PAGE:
In May 1996, eight climbers died on Mount Everest after getting caught in a blizzard during their descent from the summit.
This tragedy was part of one of the deadliest seasons on Everest. Many different authors and opinion writers have tried to make sense of how two teams of climbers, led by some of the world’s most experienced mountaineers, could fall into such a horrific tragedy. One famous account is from journalist and mountain climber, Jon Krakauer, in his book, Into Thin Air.
Drawing on accounts like Krakauer’s, we’ve put together three workplace culture lessons that teams and organisations can learn from the 1996 Mount Everest disaster.
Goals should not be dogma
On the day of the disaster, 34 climbers from three teams were attempting to summit Everest. Confusion ensued and safety ropes were not laid, causing a bottleneck of climbers. The safe turnaround time passed, yet climbers were still pushing on to the summit two hours after the turnaround time. Climbers were reaching the top of Everest, only to have to attempt the incredibly difficult 3000 feet descent in the dark with rapidly depleting oxygen and an encroaching blizzard.
Dr Chris Kayes, from the George Washington University School of Business, in his book, Destructive Goal Pursuit: The Mt. Everest Disaster, believes that the climbers’ goal of reaching the summit became dogma. He argues that the climbers became tunnel-visioned in their single focus on reaching the summit. Their goal became a fact for themselves, especially since they worked so hard and paid so much for the trip, and they weren’t going to give up on that goal only 200 feet from the top of the world. As such, Kayes argues, the dogmatic pursuit of their goals became a threat to their lives.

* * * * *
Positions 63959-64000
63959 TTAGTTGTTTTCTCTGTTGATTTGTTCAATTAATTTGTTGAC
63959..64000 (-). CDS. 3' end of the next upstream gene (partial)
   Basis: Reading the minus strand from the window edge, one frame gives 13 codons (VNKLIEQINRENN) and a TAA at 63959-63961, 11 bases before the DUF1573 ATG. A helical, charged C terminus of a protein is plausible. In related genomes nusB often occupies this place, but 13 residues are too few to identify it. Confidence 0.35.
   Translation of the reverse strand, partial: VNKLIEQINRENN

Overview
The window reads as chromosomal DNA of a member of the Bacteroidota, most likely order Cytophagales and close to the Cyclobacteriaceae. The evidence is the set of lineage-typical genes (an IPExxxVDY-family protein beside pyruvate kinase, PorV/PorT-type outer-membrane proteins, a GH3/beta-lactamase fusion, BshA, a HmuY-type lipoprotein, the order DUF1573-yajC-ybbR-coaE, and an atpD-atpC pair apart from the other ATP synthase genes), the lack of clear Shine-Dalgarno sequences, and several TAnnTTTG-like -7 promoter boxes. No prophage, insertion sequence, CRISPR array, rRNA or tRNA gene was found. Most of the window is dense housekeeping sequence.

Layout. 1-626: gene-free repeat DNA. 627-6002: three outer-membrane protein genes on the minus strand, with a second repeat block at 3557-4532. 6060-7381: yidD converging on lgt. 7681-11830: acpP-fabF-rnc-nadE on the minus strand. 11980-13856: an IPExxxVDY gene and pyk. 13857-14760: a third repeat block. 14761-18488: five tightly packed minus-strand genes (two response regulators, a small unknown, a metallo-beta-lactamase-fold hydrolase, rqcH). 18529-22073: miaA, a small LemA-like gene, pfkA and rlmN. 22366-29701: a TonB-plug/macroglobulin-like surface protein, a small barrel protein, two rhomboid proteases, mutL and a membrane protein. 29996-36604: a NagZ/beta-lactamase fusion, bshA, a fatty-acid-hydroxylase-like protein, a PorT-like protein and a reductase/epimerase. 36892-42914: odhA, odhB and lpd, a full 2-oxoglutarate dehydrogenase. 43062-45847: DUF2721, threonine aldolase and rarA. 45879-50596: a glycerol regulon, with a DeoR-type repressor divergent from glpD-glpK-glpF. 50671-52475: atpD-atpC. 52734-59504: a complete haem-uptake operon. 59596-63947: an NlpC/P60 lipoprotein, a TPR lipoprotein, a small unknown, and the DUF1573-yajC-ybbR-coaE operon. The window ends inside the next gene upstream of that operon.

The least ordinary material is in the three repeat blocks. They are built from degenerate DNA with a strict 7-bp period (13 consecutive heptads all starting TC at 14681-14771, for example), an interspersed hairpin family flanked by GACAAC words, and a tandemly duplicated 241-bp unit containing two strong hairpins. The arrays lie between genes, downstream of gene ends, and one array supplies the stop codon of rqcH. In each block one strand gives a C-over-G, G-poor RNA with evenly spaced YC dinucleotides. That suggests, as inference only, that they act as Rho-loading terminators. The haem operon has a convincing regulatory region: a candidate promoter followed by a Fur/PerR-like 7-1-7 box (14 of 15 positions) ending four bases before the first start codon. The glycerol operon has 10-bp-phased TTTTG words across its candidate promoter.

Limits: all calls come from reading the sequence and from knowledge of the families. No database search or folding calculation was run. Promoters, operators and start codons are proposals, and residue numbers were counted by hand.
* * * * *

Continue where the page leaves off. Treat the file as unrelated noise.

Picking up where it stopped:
Goals are not facts. In any team or organisation, it is important to be open to evidence and opinions that could jeopardise your goals. If evidence contrary to your goals arise, it is important to change or even completely drop your goals. Be open to change, reassessment and even the uncertainty of never achieving your desires.
Don’t be in it for yourself
Writing for Outside magazine, Jon Krakauer claimed Anatoli Boukreev, one of the commercial guides for the American climbing team caught in the disaster, ascended Everest without supplemental oxygen and descended back to camp several hours before his clients. Krakauer claimed Boukreev was in the climb for himself and did not act in his clients’ best interests. This meant his clients, who were generally inexperienced mountaineers, were left to perform much of the dangerous descent by themselves. While Krakauer’s claims are controversial and Boukreev’s rescue attempts saved many lives, this does have two important lessons for workplace culture.
The first is that individuals who seem to be in it for themselves should not be tolerated in a team. Risky behaviours should be addressed and workplaces need to foster a culture of dedication to the team. The second lesson is the importance of duty. Any workplace’s top priority should be the duty assigned to them, whether that is duty of care to the client or a duty of responsibility to each other. It is important for teams to recognise what their duty is and to constantly analyse and work with that duty.
Voice your doubts
One of the most important lessons from the 1996 Everest disaster is the importance of voicing your doubts. Krakauer noted that several clients expressed concern about their summit plan, especially due to the high number of climbers and bad weather reports. While expressed in private, none of the clients discussed their concerns with the expedition guides, with Krakauer claiming the clients adopted a “tourist” attitude of blindly following the team leaders.
Krakauer also wrote that the expedition leaders did not voice their own concerns to their clients. The commercialisation of Everest climbs meant the guides felt an overwhelming pressure to perform as successful business people, not as responsible mountaineering guides. Clients expected the guides to lead them to the summit, and guides were increasingly ignoring risks so that clients would be satisfied with their expedition. This lack of honest communication meant that doubts were left unvoiced, which had deadly consequences.
For any team to be successful, members have to raise questions if they see a risk with a course of action. This requires team leaders to be open to dissenting opinions and to encourage open discussion. Doing so can be challenging, but a good way to start is for managers and leaders to have an open-door policy.
Does your workplace culture need to be refreshed? To find out more about the workplace culture lessons from the ‘96 Everest disaster we highly recommend picking up a copy of ‘Into Thin Air’ by Jon Krakauer. And, if you haven’t already seen it Everest, the movie, is a masterpiece based on the event, and well worth a watch.